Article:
BOWEN: And this is the point: you raised Frank Brennan; he said Nauru’s better and he did. And why did he say Nauru’s better? He said Nauru’s better because people ended up in Australia, and he’s right about that. See, Nauru was, if you like, a bit of a bluff job. The previous Government said to people, ‘You come to Australia by boat, we’ll send you to Nauru and you won’t end up in Australia’ –
MORRISON: But what’s your barometer of whether your policy’s working? I would imagine it’s whether the boats have stopped, isn’t it?
BOWEN: Let me just finish this point –
MORRISON: Well, no, no, but I think before we rework history, we have to acknowledge the barometer of a successful policy on this front is if the boats stopped. The Nauru deal stopped the boats.
BOWEN: Well, 1,789 people came after –
MORRISON: But you’ve just told me that’s not a bad thing.
BOWEN: Well, no, hang on, they came by boat after the announcement of Nauru in the same time period since we announced Malaysia, 1,789 –
MORRISON: No, sorry, that is a rework of history, that is.
BOWEN: Well, I can show you the dates they arrived and the boats –
MORRISON: Oh, I’m well aware of the dates, but mate, you’re being clever there with the numbers.
BOWEN: I’m not; that’s the fact. It’s just –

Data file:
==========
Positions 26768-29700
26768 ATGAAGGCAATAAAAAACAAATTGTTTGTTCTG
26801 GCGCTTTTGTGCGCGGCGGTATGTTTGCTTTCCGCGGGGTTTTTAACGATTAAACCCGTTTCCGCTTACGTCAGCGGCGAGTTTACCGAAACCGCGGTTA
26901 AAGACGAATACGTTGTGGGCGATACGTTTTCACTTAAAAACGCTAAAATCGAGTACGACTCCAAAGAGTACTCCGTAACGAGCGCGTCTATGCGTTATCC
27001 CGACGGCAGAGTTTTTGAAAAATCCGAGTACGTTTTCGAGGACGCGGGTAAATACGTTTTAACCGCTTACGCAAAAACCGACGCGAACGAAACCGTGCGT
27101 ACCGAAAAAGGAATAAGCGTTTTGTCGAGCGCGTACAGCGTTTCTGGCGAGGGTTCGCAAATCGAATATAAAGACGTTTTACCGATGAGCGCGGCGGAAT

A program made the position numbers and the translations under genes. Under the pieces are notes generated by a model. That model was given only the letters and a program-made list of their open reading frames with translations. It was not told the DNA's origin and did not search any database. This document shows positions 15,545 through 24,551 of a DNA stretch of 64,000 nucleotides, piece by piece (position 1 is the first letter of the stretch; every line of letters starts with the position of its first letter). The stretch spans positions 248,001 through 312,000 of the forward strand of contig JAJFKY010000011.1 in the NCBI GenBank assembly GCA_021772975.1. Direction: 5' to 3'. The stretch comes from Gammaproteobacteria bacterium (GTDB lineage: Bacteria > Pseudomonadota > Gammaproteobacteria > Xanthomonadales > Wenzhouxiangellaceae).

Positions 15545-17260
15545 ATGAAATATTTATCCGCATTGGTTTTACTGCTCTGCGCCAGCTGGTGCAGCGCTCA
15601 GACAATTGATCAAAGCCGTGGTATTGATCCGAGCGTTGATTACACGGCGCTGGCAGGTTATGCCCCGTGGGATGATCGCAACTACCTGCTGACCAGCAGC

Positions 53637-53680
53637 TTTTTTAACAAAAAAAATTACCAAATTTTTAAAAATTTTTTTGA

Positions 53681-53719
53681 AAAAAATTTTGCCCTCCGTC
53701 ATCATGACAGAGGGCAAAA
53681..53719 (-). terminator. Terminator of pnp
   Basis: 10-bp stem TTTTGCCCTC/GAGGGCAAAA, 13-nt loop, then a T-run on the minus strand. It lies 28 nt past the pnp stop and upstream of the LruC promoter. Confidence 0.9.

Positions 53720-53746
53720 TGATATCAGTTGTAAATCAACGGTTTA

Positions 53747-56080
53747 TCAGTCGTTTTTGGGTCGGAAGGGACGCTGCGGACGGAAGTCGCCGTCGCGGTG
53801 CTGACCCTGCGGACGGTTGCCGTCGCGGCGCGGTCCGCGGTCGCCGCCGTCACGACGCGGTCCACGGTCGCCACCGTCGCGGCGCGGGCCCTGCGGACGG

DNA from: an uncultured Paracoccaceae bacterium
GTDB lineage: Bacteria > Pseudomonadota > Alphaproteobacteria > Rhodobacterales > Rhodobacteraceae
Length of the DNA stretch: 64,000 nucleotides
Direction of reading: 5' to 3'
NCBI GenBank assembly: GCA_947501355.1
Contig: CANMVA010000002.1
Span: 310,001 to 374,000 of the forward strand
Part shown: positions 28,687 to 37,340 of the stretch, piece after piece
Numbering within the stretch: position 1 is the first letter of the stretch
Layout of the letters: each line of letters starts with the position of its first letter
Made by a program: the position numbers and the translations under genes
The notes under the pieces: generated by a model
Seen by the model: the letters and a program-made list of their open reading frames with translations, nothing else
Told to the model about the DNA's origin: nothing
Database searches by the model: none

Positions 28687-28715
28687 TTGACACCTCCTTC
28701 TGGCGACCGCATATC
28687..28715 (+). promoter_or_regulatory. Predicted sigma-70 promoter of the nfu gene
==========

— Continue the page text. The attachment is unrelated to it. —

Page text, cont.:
MORRISON: They came to Australia in boats after Nauru?
BOWEN: Yeah, absolutely, after Nauru was announced, absolutely. And then were sent to Nauru.
MORRISON: I don’t think history reflects that, Minister, frankly.
BOWEN: Well, Jason, you and I are going to disagree, but it’s not something, it’s not a matter of opinion, it’s simply a matter of historical fact.
MORRISON: Did the Department of Foreign Affairs and Trade tell you, tell your department, that Malaysia’s human rights record was not the kind of country we should be doing this deal with?
BOWEN: Oh no, not at all. But look, Jason, I’m in a difficult position here: we have a High Court case going on and I respect the role of the High Court, and I’m very confident that the High Court will deal with this appropriately. Lots of documents were tabled before the High Court the other day, and probably lots more will be as part of this case. There’s lots of things that I could refer you to and talk about, but we are in the middle of –
MORRISON: Oh, we’re not talking about the court case. I’m curious to know, did the Department of Foreign Affairs and Trade warn you that Malaysia’s questionable human rights record was not the sort of thing that we should be involved with to send refugees in that direction, just days before you signed off on that deal?